I must need some explanations

by bj @, Monday, May 15, 2017, 19:59 (41 days ago) @ rob

Apparently there is a lot of success here, which I don't question, but now I need to understand how it works. Maybe the old wisdom was just wrong.

All of this flies in the face of previous wisdom on bullet performance. To start with it was always said that any small non-expanding bullet wouldn't work. Then cartridges such as .223 were invented for varmint hunting so the bullets in the 50 grain weight were intended to fragment easily and basically not penetrate. And I've always read that 69 grain and higher bullets were made specifically for paper-punching and not made to expand properly for hunting. People have written for a long time that even the .243 Winchester was too small for deer, and the 130 grain bullet in the .270 was the minimum acceptable. And I've also read that you need heavy hard cast bullets in a .45-70 for hog hunting. The bullets that most people shoot out of a .300BO are lightweight bullets made for varmint hunting or use in single shot pistols. I've read forever that the M1 carbine with 110 grain bullet at 2000 fps was very inadequate for deer, but the .300BO with the same 110 grain bullet at 2200 fps is supposed to work like magic.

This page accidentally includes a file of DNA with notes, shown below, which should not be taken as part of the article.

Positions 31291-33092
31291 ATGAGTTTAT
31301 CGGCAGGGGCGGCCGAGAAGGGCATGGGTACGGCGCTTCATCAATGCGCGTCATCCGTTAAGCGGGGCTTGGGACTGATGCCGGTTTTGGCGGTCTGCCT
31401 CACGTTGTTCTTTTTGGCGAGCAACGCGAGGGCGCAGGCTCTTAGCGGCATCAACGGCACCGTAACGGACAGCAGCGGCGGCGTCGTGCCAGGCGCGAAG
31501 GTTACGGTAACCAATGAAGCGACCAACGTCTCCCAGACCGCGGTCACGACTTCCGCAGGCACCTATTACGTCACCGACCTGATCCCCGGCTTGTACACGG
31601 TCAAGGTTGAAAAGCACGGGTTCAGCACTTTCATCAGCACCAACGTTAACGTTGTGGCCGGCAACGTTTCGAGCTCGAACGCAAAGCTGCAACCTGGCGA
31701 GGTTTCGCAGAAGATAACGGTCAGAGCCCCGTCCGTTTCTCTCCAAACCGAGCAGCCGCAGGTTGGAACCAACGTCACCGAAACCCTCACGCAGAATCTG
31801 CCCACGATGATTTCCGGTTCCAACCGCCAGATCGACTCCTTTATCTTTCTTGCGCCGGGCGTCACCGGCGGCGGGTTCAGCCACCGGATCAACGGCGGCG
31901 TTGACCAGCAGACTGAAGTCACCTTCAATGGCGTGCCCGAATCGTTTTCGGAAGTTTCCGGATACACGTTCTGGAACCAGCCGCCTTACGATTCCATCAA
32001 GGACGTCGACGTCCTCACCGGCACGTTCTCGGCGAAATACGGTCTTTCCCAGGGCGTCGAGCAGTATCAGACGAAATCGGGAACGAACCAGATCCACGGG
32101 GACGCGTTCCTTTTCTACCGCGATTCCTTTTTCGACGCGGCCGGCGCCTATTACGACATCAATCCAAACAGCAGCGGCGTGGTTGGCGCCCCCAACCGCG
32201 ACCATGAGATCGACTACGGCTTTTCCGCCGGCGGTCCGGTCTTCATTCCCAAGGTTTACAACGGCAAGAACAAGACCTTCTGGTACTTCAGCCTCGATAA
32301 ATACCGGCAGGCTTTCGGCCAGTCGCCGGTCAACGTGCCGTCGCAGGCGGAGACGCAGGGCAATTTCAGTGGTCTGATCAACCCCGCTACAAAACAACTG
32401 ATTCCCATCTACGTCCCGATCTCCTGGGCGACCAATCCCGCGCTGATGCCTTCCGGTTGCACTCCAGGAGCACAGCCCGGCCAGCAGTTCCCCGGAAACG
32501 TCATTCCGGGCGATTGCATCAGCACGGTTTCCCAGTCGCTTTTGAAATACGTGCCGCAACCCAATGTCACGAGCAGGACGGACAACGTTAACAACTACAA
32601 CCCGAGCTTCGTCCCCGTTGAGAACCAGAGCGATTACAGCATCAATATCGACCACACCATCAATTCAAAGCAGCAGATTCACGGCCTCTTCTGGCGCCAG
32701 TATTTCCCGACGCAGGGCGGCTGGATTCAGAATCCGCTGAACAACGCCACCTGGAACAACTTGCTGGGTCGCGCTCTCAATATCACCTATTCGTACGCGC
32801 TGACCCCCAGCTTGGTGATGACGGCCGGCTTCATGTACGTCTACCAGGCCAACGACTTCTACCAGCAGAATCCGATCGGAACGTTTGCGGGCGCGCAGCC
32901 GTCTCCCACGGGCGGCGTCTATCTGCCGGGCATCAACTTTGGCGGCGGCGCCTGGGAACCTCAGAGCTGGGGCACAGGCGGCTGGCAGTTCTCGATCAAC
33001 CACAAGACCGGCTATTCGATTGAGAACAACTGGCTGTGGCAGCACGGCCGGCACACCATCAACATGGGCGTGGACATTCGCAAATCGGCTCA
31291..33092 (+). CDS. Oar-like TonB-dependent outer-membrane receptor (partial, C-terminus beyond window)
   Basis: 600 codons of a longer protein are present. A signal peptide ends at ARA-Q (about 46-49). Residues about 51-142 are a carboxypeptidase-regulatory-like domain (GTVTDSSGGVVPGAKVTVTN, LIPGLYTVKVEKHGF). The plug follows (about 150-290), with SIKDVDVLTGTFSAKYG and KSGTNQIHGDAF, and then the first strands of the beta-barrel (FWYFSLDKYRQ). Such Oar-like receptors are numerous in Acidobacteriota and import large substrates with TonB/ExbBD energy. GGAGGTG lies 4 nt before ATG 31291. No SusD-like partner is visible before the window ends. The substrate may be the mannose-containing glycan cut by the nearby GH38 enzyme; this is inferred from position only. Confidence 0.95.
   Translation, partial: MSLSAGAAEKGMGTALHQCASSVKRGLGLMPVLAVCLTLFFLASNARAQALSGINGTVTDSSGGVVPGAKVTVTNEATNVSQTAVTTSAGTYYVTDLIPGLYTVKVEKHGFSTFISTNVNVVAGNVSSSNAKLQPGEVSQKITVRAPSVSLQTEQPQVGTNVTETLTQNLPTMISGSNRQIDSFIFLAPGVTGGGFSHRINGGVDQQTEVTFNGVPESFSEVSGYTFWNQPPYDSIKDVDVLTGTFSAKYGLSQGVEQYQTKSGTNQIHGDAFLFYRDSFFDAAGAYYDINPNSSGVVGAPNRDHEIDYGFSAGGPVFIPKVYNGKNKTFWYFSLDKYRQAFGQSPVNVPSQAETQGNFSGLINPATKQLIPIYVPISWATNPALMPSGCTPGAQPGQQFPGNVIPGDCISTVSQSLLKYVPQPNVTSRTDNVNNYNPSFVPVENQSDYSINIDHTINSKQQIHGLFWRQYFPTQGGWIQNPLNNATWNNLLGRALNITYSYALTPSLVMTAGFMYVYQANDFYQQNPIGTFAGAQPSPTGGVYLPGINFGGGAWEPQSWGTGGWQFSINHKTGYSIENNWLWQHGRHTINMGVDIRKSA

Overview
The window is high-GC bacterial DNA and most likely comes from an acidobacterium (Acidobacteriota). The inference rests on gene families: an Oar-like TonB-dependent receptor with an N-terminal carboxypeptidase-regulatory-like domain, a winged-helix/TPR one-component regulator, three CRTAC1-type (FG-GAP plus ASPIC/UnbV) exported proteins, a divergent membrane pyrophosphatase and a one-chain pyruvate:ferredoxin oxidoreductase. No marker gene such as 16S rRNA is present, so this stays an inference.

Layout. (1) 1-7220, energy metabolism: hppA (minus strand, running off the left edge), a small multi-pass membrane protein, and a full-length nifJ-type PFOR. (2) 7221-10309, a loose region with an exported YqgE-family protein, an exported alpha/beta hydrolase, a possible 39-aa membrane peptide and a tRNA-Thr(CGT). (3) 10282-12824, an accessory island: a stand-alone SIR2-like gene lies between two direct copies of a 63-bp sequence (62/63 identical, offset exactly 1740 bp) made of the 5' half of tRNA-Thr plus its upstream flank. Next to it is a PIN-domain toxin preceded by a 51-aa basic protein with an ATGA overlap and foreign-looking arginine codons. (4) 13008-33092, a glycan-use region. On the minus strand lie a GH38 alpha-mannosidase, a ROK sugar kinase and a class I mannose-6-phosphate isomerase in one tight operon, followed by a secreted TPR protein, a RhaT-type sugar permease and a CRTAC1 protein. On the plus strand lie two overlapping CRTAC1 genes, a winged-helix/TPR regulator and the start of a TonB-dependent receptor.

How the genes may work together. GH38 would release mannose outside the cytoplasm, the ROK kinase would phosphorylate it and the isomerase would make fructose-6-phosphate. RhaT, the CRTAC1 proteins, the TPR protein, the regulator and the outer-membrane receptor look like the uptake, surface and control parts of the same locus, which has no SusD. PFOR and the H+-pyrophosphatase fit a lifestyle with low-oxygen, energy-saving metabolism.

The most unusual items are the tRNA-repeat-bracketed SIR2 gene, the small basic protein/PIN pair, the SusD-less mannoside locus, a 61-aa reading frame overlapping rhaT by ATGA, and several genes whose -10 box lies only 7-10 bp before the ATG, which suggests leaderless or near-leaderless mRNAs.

So now explain how the .223 manages to work for deer. Are there bullets heavier than 50 grains that do expand but hold together well enough to penetrate sufficiently for hunting? Is there enough velocity that non-expanding bullets still deliver sufficient shock?

Then how does the .300 work for hogs? Do you have to only take hits in sensitive areas, avoiding the harder to penetrate stuff surrounding the heart?

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